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Darwin

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[ad#Content 300×250]Ever since Nassim Taleb’s bestseller The Black Swan and the subsequent market crash that ensued, which was clearly a Black Swan (a very rare, unanticipated event), investors and news pundits have been crowing about Black Swan investments and how to get rich off the next unanticipated event.  First, it’s instructive to consider just how to employ some of these strategies and how they might pay off, but it’s also important to consider the likelihood…

I continue to see articles, talk shows and Tweets touting the “110” rule for investing, saying that the percentage of stock you should hold in your portfolio should equal your 110 minus your age and the remainder should be in bonds.  Likewise, I also see a lot of simple “age in bonds” advice, even from the likes of John Bogle in Forbes recommending that you hold your age in bonds on a percentage basis. So,…

Gold investing had been all the rage from 2008 into 2010 when fears of an economic collapse and impending hyperinflation captured the imagination of Americans.  More recently though, gold had lost some of its luster, dipping back below the $1200 per ounce level and staying there for some time and the conversation switched from hyperinflation to a new era of deflation in the US.  However, this prior week has seen a new gold rally, sending…

A cash-in refinance is the polar opposite of what we saw consumers doing during the prior decade when they were using their houses like piggy-banks while the mortgage bubble inflated.  At that time, each time a homeowner executed a refinance, they could take cash out of their house (positive equity), and just keep upping their loan amount and paying it down at the new lower rate.  We know how that turned out.  However, more recently,…

There’s an interesting new phenomena brewing where people enticed by low rates and home prices well off their recent highs are “doubling down” on housing, essentially betting the house if you will, on more house.  This new group of people was profiled in the WSJ.com recently where some intriguing examples were culled out. “Some intrepid homeowners are intentionally taking a loss on their current house—and writing a big check to retire their old mortgage—in order…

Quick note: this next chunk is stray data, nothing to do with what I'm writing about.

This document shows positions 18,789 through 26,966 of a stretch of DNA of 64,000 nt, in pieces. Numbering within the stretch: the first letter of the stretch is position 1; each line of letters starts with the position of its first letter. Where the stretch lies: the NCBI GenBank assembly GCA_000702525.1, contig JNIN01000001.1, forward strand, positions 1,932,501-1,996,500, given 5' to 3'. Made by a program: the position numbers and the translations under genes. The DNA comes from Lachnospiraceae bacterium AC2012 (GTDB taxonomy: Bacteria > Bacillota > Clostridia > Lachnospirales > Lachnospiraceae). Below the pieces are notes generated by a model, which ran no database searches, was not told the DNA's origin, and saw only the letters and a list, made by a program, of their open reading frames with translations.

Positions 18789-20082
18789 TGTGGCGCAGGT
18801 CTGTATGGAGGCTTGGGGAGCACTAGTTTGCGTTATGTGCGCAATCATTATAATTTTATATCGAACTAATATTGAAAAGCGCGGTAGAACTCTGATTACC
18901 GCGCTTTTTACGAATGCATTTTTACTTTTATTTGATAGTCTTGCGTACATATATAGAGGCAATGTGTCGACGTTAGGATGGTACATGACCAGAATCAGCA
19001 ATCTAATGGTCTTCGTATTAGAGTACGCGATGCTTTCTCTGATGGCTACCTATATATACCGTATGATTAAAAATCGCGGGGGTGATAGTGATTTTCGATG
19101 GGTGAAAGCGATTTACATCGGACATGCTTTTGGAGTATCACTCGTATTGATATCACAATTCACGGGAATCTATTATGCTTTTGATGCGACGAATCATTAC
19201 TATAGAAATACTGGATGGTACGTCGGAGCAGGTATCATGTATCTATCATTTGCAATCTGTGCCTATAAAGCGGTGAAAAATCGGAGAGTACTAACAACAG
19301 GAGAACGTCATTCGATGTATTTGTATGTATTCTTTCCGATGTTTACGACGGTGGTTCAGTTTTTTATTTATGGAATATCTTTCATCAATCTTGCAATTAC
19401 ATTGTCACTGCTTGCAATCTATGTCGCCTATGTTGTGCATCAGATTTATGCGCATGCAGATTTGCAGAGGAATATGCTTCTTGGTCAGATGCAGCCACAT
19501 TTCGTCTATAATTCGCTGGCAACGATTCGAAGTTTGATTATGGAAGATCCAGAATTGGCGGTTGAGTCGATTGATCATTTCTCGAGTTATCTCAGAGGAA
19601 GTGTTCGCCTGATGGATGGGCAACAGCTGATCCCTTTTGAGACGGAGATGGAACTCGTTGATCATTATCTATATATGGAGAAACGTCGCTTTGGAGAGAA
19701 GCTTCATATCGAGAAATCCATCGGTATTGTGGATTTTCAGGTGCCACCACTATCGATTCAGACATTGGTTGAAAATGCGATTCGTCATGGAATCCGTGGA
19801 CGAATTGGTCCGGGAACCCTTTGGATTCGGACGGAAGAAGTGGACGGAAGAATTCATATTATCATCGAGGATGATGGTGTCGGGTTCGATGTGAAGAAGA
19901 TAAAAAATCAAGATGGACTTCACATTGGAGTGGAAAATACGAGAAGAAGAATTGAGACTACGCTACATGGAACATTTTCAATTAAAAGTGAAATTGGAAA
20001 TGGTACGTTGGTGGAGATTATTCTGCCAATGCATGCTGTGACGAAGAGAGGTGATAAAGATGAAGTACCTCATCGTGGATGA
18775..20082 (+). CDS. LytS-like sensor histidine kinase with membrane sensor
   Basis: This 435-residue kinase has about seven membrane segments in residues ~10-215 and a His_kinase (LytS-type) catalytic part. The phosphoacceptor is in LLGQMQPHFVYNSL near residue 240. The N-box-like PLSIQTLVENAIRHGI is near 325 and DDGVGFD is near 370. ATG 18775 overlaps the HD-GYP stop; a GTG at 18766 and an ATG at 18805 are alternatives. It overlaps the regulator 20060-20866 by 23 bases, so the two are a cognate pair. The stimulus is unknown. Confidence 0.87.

There’s been much ado about the potential for the dreaded Value Added Tax (VAT) of late since the economic reality of America’s borrow and spend mantra is starting to hit home. What is the VAT? A value added tax is not much different than a sales tax, which is why Americans are so suspicious of it.  It’s a tax that gets levied at each stage along the supply chain and in the end, you the…

[ad#Content 300×250]Retail investors are confronted with a multitude of investment options ranging from savings accounts and CDs to stocks and bonds.  When venturing out of the safest (and lowest yielding) FDIC-protected options into stocks and bonds, it’s difficult to choose between various asset classes.  There are two key categories to think about first, and then refine further later. Income Investments for Yield This is often the more conservative approach, trading the opportunity for an increase…

We’ve been mulling over a move and it’s been a balance of fiscal restraint vs. getting the actual home we want in a more expensive school district that makes a move even worthwhile.  There’s no sense in moving into a smaller home or having a yard we don’t enjoy, so to get the home we want in the area we’re targeting, we’d definitely be looking at a higher mortgage/tax payment than what we have now. …

A few years back, target date funds were all the rage in retirement accounts like 401(k)s, 403(b)s and they spilled over into individual retirement accounts like IRAs as well.  The selling point was the following: You could simply “set it and forget it” and the fund would do all the work. How Target Date Funds are Supposed to Work The way the funds are supposed to work is that they ensure that the asset allocation…

It’s both amusing and frustrating to continue to see history repeat itself in that purported “experts” (who are often really acting out of pure self-interest) dole out advice which is both devoid of sound logic and rationale, but even worse, does not come to fruition. Because I refinanced last year and I’m constantly mulling over a future move, I’ve stayed in tune with what the “experts” have been predicting and what the actual mortgage rate…